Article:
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Country rooster doesn't fun afowl of the law

I live next door to a very inconsiderate neighbor who thinks she has the "right" to the noise pollution she generates from dawn to dusk in the form of a rooster. I read in an article that roosters actually make chickens restless and nervous as opposed to "taking care of them." Can you research that? I live on Wagner Creek Road, which is in the country. Does the code about noise (Medford Municipal Code 5.225) include neighborhoods in the country?

— Sharon R., via email

Sharon, we sympathize, but unfortunately your predicament comes with the territory, literally.

While there is very little leniency in Medford's unnecessary noise code for a vocal rooster, there is no such county ordinance, Jackson County sheriff's Sgt. Rick Kennedy said.

Loud agricultural, forestry and mining operations are often located in the country where they are less likely to bother people and are exempt from noise restraints, according to ORS 467.120. Of course, the country also is home to folks looking for a little peace and quiet.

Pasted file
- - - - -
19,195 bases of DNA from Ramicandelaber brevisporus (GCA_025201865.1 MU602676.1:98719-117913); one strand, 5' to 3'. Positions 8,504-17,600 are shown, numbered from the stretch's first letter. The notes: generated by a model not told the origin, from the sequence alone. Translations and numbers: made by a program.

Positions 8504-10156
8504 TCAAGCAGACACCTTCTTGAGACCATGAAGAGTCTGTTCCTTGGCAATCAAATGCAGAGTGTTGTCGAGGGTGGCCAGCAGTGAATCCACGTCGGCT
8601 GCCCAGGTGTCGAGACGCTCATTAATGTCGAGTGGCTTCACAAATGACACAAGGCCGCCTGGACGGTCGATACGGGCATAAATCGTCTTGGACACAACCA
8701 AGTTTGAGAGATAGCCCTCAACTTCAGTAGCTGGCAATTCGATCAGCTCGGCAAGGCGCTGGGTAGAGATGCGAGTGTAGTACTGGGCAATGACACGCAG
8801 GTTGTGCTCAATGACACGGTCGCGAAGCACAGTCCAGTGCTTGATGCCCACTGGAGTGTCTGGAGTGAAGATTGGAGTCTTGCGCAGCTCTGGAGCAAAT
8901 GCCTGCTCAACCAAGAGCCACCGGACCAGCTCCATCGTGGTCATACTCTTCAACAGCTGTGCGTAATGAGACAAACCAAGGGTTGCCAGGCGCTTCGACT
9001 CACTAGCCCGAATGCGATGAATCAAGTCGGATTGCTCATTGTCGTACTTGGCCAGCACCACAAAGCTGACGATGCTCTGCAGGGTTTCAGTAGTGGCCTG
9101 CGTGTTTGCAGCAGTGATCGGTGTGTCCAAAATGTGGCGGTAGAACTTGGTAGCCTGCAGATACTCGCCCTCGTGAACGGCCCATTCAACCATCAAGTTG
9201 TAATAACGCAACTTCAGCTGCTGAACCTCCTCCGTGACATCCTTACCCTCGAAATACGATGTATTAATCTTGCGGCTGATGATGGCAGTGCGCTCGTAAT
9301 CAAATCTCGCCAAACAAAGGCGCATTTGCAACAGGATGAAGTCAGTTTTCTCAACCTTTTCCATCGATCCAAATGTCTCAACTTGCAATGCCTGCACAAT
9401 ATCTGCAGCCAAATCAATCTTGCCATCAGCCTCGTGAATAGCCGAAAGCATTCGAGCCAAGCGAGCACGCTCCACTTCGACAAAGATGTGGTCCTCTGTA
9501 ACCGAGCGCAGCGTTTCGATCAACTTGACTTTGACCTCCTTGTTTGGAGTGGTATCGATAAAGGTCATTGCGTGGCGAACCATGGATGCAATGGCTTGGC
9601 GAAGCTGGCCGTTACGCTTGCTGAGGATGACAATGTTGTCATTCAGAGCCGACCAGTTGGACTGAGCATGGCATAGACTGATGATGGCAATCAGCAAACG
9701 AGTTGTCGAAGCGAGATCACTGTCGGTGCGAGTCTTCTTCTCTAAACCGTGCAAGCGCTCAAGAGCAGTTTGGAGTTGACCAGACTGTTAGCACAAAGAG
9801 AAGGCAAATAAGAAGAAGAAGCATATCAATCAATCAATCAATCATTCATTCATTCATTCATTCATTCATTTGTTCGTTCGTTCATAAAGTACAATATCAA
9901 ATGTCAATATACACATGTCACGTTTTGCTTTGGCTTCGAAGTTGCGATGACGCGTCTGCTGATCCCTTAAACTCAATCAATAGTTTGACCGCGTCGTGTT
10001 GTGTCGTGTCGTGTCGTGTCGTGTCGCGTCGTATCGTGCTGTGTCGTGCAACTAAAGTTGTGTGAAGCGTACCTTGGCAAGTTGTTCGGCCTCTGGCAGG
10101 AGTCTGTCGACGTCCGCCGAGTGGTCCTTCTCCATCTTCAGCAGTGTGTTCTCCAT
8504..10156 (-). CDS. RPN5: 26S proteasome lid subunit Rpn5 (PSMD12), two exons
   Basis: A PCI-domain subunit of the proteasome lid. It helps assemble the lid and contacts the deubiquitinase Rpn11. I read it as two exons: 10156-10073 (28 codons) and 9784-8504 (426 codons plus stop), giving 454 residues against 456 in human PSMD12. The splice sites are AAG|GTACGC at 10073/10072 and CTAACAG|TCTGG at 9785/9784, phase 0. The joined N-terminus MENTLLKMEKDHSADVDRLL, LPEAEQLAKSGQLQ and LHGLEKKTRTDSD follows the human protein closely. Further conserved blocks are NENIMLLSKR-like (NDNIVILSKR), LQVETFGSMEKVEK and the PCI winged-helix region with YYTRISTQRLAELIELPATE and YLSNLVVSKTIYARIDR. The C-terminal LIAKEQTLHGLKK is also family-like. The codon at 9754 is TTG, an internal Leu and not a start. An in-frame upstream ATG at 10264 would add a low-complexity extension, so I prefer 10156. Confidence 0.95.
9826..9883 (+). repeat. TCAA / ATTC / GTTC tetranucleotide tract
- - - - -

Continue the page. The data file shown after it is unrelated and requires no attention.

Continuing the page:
Sharon, as the Sheriff's Department won't respond to the noise complaint, it's up to you to either slip your neighbor this column or graciously ask her to relocate, quiet or barbecue the bird.

As to whether roosters make chickens more restless, that depends on the rooster and the number of hens. If there's one rooster to only a couple of hens, the male's hounding can cause the females to be anxious, said Joe Martin, who works at the Central Point Grange Co-op.

Roosters protect their hens by announcing predators. However, this characteristic also puts them at odds with the neighbors.

Send questions to "Since You Asked," Mail Tribune Newsroom, P.O. Box 1108, Medford, OR 97501; by fax to 541-776-4376; or by e-mail to youasked@mailtribune.com. We're sorry, but the volume of questions received prevents us from answering all of them.